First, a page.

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The Price of Booing

A radio listener named Eugene Kim, a psychiatrist, writes with some good feedback about our “Boo … Who?” podcast (which we recently updated in an hour-long podcast called “Show and Yell”):

Loved the “Show & Yell” episode, and had a few laugh out loud moments in the car as I was driving (i.e. the “boo” Giants baseball piece).  However, as a fellow explorer of the unseen, the unconscious, and seemingly irrational decisions of fellow human beings, I was disappointed at the cursory attempt to explain why we do and don’t boo. To that I shout: BOO!!!!!  😉
As Terry Teachout pointed out, no, we are not just polite people.
But Mr. Teachout’s best guess was off target as well.  The endowment effect? Marginal and not encompassing enough!  (You point this out as well.)
Assertion: People engage in an unconscious calculation of all costs & benefits, to include SOCIAL COSTS/BENEFITS when they decide to boo / not boo.    
When y’all brought in the Apollo piece and had the sound clip of the MC who solicited / sanctioned / encouraged the audience, I thought you would have explained this aspect of the social cost & benefit.
Why on earth would I boo in a setting where I thought I instead would be the recipient of fellow audience members’ derision and cold stares?  In that situation the social cost far outweighs any benefit (i.e. relief of internal angst) in doing so.  When taking into account the SOCIAL costs/benefits, this seemingly logical decision in fact becomes illogical!
On the other hand with the Apollo piece, you have a situation in which the MC, right upfront at the beginning of the show, “discounts” the social cost of boo-ing by explicitly soliciting the behavior when it’s warranted.  Furthermore, booing is an accepted social norm, a historical tradition of the Apollo show audience, which further reduces the risk of incurring any social costs.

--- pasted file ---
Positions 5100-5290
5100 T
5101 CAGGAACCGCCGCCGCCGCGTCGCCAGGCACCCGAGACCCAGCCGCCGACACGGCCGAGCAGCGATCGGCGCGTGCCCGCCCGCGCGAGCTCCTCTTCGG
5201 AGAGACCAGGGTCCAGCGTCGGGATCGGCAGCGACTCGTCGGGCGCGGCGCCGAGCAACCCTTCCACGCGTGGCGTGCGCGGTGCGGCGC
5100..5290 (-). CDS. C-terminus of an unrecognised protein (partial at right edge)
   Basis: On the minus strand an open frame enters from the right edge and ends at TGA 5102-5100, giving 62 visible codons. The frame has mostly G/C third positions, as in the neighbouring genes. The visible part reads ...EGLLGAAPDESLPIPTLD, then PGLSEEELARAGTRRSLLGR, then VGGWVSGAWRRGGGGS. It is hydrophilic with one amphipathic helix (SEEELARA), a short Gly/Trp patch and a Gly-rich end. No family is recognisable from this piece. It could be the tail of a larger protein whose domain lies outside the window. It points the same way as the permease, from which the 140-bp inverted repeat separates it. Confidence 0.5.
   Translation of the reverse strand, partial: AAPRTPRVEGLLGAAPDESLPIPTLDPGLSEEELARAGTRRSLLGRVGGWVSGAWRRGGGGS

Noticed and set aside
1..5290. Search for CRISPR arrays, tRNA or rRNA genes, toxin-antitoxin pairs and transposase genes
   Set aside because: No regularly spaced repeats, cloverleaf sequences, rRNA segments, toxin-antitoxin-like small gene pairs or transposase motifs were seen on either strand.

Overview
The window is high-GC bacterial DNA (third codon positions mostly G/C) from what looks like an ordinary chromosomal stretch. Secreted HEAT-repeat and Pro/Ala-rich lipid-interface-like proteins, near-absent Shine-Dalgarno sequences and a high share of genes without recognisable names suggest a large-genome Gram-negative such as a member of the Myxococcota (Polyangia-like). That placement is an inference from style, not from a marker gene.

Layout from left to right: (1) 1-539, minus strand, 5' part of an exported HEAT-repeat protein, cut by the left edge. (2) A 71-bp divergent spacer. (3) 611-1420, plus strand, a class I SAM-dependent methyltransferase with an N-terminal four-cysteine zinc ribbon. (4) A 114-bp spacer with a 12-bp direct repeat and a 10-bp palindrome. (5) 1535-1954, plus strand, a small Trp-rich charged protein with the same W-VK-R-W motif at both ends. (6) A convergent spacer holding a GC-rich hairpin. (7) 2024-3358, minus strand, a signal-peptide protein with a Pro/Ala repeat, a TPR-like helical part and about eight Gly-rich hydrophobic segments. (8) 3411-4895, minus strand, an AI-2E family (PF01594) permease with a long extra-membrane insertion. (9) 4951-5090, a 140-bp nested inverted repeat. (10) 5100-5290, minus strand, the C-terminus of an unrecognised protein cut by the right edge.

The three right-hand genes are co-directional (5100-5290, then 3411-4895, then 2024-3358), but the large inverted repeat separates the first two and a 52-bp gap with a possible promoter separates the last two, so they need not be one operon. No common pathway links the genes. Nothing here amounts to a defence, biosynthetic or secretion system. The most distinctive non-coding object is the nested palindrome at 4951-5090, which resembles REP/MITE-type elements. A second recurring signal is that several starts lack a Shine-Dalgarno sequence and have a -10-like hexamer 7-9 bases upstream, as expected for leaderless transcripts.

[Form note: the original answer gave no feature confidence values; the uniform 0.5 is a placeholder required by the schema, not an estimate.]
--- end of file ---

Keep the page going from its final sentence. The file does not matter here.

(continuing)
The men who struggled with the decision to boo the performer singing Gospel clearly struggled because of the warranted fear of incurring social cost: the derision of their fellow members of the audience.  I don’t recall the exact quote…but something along the lines of getting off easy because he’s singing the Gospels…that you don’t boo Jesus.  
Acknowledge that I don’t present any data or papers to support my assertion in this email.  But could certainly delve into it on request.

Great point, Eugene. We struggled to make this episode have anything to do with economics (because it really didn’t) and even though we thought we were implicitly addressing the issue he raises, the fact is that we really didn’t. Next time!